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October 05, 2009 - Image 4

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The Michigan Daily, 2009-10-05

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4A - Monday, October 5, 2009

The Michigan Daily - michigandaily.com 4

I c Micl igan 4

Edited and managed by students at
the University of Michigan since 1890.
420 Maynard St.
Ann Arbor, MI 48109



Unsigned editorials reflect the official position of the Daily's editorial board. All other signed articles
and illustrations represent solely the views ofttheir authors.
A busted budget
Compromise budget must include funding for education
While students were still asleep on Thursday morning,
Michigan's government shut down. A habit repeated
every few years, legislators again failed to pass a bud-
get by the Oct. 1 deadline. Though a complete government shut-
down was temporarily forestalled by the passage of an interim
budget, last week's budget debacle - the state legislature's second
in the past three years - was embarrassing. Legislators need to
do their jobs and make the tough decisions necessary to fix a $1.8
billion deficit. As they make those decisions, they need to keep in
mind this state's future - one that won't be possible if the state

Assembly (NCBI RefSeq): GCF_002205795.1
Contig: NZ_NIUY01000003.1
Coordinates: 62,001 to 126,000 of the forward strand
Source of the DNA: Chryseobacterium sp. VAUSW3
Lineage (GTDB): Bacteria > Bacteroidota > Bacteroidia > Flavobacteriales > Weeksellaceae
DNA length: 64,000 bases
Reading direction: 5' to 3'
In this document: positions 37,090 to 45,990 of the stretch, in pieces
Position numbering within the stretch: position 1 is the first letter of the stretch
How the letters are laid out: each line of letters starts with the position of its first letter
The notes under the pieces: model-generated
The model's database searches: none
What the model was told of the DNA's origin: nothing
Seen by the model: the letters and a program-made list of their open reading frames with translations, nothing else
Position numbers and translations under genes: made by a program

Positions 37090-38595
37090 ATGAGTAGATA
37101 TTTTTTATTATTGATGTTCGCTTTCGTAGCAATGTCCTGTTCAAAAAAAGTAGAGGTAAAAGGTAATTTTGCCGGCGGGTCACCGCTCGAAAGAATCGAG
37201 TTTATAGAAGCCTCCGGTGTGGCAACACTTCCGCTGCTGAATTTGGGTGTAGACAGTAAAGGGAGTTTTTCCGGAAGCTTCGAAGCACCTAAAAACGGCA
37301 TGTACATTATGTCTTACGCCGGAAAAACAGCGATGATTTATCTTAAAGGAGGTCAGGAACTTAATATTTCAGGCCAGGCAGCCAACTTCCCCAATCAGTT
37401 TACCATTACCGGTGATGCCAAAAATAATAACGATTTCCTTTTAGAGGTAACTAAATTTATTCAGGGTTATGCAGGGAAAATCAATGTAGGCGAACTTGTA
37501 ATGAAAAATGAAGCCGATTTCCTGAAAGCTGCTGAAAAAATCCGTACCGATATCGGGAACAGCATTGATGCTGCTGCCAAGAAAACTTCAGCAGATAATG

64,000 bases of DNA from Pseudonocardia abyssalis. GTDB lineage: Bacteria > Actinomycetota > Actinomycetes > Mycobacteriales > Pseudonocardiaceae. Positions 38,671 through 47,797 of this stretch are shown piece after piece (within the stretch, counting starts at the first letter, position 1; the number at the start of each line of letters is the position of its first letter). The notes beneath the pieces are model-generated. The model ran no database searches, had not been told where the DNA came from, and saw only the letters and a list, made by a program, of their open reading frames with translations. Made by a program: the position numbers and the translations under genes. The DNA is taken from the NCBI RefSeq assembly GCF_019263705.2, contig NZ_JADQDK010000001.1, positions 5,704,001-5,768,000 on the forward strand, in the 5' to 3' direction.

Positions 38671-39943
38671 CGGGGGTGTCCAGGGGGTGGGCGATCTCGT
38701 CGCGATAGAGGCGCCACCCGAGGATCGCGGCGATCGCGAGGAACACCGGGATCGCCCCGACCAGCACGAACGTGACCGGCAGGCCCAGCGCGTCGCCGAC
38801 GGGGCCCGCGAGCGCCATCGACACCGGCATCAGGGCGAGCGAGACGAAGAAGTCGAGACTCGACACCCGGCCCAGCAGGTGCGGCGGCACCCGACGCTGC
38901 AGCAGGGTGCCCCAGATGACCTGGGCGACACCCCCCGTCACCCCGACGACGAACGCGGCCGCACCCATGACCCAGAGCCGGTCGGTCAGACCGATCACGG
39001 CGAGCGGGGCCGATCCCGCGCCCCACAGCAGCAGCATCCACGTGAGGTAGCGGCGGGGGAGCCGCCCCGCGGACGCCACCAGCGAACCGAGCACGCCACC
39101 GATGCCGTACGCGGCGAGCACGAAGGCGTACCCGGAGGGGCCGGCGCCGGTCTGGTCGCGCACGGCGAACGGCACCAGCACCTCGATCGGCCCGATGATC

This is not tag and release."
- Todd Morris, CEO of BrickHouse Security, commenting on his firm's "Child Locator" that allows
parents to track children's location electronically, as reported yesterday by the Associated Press.
Imean, he gave a speech in
Chicago didn'gec the Copenhagen! I don'tThsaltBshsfault.
Oba eras and Oprah on our a Ding ding ding!
side. How could we se Stupidy comng inIts alltoo easy,lks'
* * *
Tesecond-worst state



doesn't invest in education.
Last week, legislators narrowly pre-
vented a complete shutdown of Michigan's
government by passing a last-minute, after-
deadline, extension budget that provided
enough money for the government to oper-
ate for another month. This temporary fix
came about because legislators have, after
months of arguing, failed to come to any
agreement about how to fill a $1.8 billion
deficit. Now, they've promised to drag out
the arguments for another month, leaving
issues that immediately impact people's
lives - like whether students will receive
needed financial aid - up in the air.
This situation is absolutely inexcusable.
Producing a budget is the primary task of
our state legislature, and that budget was
due by Oct. 1. Lawmakers knew that get-
ting a budget passed by then would require
making some tough decisions. They didn't
make those decisions and consequently
they missed their deadline. In other words,
they didn't accomplish the basic job they
were elected to do. Instead, they left the
state's financial fate up for grabs for another
While many students probably don't care
much about the nuts and bolts of the Michi-
gan legislature's budget proceedings,-the